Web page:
December 24, 2022 – Rian Johnson's follow up to his great comedy murder mystery “Knives Out” (2019) is not quite as good this time around, but it has its share of comedy, and funny, twisted characters, led by the inimitable detective Benoit Blanc (Daniel Craig, reprising his role) a man for all mysteries.
While the first Knives Out mystery was somewhat believable, this one, bordering on science fiction. I am unwilling to suspend my disbelief enough to swallow this plot. In this mystery, Blanc, the great detective, finds himself on a remote Greek island owned by iconic billionaire Miles Bron (played by Edward Norton of “Fight Club”) who promises a fun-filled weekend with a murder mystery theme.
Blanc, however, was not invited to the party, but the mystery of this appearance, along with other mysteries, are eventually explained in flashback scenes, which I won't reveal here so as not to spoil the surprise for those who have not yet seen the movie. Another unexpected guest at the party is Andi Brand (Janelle Monáe of “Hidden Figures”).
Brand is a co-founder of the company which made Bron a billionaire, but he managed to remove her from the company in a tricky legal maneuver (apparently similar to one used by Mark Zuckerberg against one of his friends in the early days of Facebook). While she was invited to the party, her presence is a surprise to most guests and a total shock to one person in particular.
The elaborate murder mystery staged by Bron is immediately solved by Blanc, much to Bron's dismay. Blanc warns Bron that his party is a death trap. He says, “You've taken seven people, each of whom has a real-life reason to wish you harm, gathered them together on a remote island, and placed the idea of your murder in their heads. It's like putting a loaded gun on the table and turning off the lights!”
Eventually, as expected, there is a murder. While looking for the killer, another guest is shot by an unseen gunman. The killer must be among the few people left on the island, sort of like “Ten Little Indians.”
This where the flashback scenes start, and the flashbacks provide a major twist on the killer party. Through these scenes, we discover the real reason that Blanc and Brand are at the party. Nothing that went before was really as it seemed. The real murder that brought Blanc and Brand to the party is one that happened long before the party started.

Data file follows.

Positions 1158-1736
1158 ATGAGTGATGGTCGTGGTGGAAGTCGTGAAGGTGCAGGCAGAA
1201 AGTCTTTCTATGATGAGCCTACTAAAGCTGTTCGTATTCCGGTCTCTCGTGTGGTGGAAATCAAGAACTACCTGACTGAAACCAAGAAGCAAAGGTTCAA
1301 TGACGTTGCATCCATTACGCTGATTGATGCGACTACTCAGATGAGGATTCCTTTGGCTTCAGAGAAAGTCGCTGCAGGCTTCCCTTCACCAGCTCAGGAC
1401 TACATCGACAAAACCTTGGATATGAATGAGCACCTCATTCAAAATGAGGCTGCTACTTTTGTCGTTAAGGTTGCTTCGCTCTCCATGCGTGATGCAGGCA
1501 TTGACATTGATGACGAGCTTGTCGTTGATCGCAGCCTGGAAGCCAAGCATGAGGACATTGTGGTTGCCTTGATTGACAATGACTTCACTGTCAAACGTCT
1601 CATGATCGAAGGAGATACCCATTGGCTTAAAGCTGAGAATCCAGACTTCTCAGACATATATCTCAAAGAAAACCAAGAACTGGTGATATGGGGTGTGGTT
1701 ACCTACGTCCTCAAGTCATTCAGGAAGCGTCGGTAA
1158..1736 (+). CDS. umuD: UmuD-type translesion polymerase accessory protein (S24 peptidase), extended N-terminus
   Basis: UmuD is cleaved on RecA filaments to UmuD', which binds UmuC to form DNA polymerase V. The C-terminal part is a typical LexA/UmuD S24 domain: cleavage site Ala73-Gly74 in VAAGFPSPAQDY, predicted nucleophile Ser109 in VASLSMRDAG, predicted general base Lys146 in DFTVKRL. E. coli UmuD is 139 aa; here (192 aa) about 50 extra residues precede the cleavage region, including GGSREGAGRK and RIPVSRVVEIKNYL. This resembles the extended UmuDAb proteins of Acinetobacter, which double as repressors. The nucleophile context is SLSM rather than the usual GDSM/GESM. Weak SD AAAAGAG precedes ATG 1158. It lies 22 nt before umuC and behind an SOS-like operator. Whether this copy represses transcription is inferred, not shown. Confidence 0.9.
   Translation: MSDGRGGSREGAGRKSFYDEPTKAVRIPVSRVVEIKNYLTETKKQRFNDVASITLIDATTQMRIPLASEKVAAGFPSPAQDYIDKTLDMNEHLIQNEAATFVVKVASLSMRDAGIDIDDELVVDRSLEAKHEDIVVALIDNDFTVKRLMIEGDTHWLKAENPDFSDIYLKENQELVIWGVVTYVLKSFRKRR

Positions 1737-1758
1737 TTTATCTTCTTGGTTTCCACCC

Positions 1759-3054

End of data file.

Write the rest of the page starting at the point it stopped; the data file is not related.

The other guests at the party are all famous people who depend entirely on Bron for their livelihoods, and who have all been morally compromised by him. Claire Debella (Kathryn Hahn of “Bad Moms”) is a governor backed by Bron who is running for the U.S. Senate. In return, she has greenlighted permits for Bron's big energy project.
Birdy Jay (Kate Hudson of “Deepwater Horizon”) is a fashion designer, whose brands are secretly supported by Bron, and whose politically incorrect gaffs are fixed by him. Duke Cody (Dave Bautista of the “Guardians of the Galaxy” movies) whose social media influencer career is secretly supported by Bron. Lionel Toussaint (Leslie Odom Jr. of “Hamilton”) is Bron's head scientist, a man with real ability.
All of these guests, whose careers are intertwined with that of Bron's, share a big secret which explains why Bron is supporting them. They all have something on Bron, and he has something on them too. But Bron and all of them would be brought low if the secrets are revealed.
Bron and most of his guests who share these secrets are scoundrels. This would be fine if they were at least interesting scoundrels, but they are all pretty bland, and shallow. Fortunately, the movie does have a couple of interesting characters, including Blanc. Motives are given for the murders, but the motives aren't convincing. A reason is given for the police not showing up when the murder is reported, but it is a stupid reason.
The ending of the film is bizarre, spectacular and also unconvincing. The case is solved by Blanc, of course, but justice is served in a very unconventional, and unconvincing way. It is an entertaining and amusing movie, but a step down from its immediate predecessor. It rates a B.
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